by Watson Scott Swail

By now it has sunk in: the Winnipeg Jets lost their series 3-1 to the Calgary Flames. Before the series started, the Jets, like almost all of the 24 teams in the NHL Playoffs this year, were about as healthy as one can get. Bryan Little wasn’t around, but everyone had four months to recoup their health after 71 regular season games in mid-March.

Five minutes into the revamped bubble hockey playoffs, things fell apart for Winnipeg. First Mark Scheifele went out with a strange injury that would keep him out for the remainder (and no, it wasn’t a dirty hit. It just happened because of aggressive, playoff hockey play). Later in the game, Jet’s sniper Patrik Laine left due to a wrist injury that put him out of contention. Mason Appleton hurt his shoulder. Mattieu Perrault got dinged-up. Tucker Poolman took one to the face. And we heard other players, like Josh Morrissey, were banged up after the pre-season game versus Vancouver.

The Jets couldn’t catch a break. Adding insult to injury, the remaining high-powered crew, in the names of Wheeler and Connor, couldn’t muster much in the way of positive offence, registering two assists total for the $16 million price tag. This was no lack of effort. But Wheeler seemed to consistently miss the net and Connor, on the rare times he did shoot, went for Talbot’s logo.

To be fair, scoring has been an issue all year for the Winnipeg Jets, who ended up 16th in league scoring. Not bad, but not great for a team that possesses players like Scheifele, Laine, Connor, and Wheeler. Take it another level and Copp, Roslovic, Ehlers have scoring prowess as well. The Jets do not lack goal scorers.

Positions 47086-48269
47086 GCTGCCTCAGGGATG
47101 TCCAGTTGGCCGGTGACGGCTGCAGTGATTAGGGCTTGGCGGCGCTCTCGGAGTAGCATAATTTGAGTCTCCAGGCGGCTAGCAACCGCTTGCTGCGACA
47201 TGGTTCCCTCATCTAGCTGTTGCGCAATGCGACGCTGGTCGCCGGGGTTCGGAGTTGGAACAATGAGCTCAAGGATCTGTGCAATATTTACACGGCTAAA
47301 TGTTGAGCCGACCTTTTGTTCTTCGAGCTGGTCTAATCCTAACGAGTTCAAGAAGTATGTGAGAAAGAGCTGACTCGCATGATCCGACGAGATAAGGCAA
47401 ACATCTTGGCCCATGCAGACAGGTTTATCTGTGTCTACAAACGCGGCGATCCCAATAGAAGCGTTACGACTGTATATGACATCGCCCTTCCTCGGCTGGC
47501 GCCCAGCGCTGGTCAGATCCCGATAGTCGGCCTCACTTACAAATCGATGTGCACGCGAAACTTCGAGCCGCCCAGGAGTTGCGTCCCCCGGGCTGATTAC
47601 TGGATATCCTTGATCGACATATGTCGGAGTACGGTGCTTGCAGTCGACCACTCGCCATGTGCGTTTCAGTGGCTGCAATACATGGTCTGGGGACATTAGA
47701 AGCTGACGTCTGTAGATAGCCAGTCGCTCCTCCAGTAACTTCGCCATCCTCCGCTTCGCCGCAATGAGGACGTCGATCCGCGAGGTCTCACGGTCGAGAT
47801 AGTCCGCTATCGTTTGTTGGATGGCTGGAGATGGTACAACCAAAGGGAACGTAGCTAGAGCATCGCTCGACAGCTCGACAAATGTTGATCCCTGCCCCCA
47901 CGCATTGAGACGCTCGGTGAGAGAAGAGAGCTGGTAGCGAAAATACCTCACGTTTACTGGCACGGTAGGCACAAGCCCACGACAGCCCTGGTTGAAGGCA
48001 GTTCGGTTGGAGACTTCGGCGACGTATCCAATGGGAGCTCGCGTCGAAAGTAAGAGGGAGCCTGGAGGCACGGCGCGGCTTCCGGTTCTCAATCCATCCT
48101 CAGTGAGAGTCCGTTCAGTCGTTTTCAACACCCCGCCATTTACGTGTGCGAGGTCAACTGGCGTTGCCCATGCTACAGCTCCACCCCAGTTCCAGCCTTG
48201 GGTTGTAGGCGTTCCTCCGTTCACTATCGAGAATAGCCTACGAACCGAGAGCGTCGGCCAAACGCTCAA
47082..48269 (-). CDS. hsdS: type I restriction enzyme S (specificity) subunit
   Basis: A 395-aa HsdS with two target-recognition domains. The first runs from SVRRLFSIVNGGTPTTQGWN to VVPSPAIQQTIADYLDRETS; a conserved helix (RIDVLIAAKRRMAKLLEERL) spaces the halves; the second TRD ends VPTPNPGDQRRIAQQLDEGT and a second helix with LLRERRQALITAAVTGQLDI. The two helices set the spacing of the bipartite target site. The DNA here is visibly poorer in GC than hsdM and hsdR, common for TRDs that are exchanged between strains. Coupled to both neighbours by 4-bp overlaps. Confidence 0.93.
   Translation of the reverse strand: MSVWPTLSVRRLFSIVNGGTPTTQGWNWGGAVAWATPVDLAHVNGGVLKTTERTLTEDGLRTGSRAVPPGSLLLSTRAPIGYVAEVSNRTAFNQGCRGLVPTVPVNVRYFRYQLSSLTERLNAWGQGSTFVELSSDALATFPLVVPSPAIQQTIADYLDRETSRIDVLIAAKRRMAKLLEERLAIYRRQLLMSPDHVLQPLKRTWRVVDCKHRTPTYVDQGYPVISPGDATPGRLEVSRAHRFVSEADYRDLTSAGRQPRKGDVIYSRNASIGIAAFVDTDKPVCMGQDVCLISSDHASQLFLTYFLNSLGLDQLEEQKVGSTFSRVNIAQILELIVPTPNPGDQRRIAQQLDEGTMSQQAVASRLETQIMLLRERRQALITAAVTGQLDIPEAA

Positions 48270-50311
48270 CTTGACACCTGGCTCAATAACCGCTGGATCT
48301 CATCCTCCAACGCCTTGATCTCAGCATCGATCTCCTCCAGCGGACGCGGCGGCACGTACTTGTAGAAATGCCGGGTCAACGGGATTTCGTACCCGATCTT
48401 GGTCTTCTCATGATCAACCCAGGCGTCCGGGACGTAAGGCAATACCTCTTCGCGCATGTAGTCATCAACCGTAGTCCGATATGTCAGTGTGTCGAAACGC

What they lack are the systems to allow for high-potential shots, and those were missing most of the year. Throughout the 2019-20 season, heat maps showcased the proximity of shots by the Jets, which seemed to reside on the periphery while their opponent camped in front of Connor Hellebuyck.

The Jets’ power play was 15th in the league; the penalty kill 22nd. The only reason that people had hope for the Jets in the COVID playoffs was that we were on a roll at the end of the season. The team was relatively healthy and had won four straight leading into the final stretch of a Jets-leaning schedule. Winnipeg was still sitting on the edge of the playoff bubble (who knew that would become a different term?), but the schedule seemed to line up nicely for us to make the round of 16.

The truth is that this team was what it was: middling. As per the PP and PK, we were middling in almost every category: 13th in wins; 16th in goals for; 12th in goals against. These aren’t bad, but they aren’t elite, either. They are … middling.

My thesis remains that teams live or die on their systems play. And systems play is a coaching issue. Sure, the players have to execute, and execution becomes much tougher when a coach is jerry-rigging a team together. Still, this has been a consistent issue for several years, all in a year where the Jets extend Paul Maurice’s contract for an unspecified number of years. For a team that is the scoring envy of the NHL, the Jets have an average, at best, power play, and that shouldn’t be happening. Three seasons ago it seemed no one could stop the Jets. Wheeler would play quarterback on the right circle and filter pucks to either Scheifele in the pocket or to Laine for the “Ovechkin,” or one-timer. But teams figured this out and it stopped. The Jets never reverted to anything resembling a strong power play since. I always wondered, with someone like Laine on the left, why the Jets didn’t simply copy the Capitals power play. Yes, the Jets actually had a better power play than the Caps this year, but I mean, the strategy is there for the taking. Laine should get 1/2 of his goals on the power play.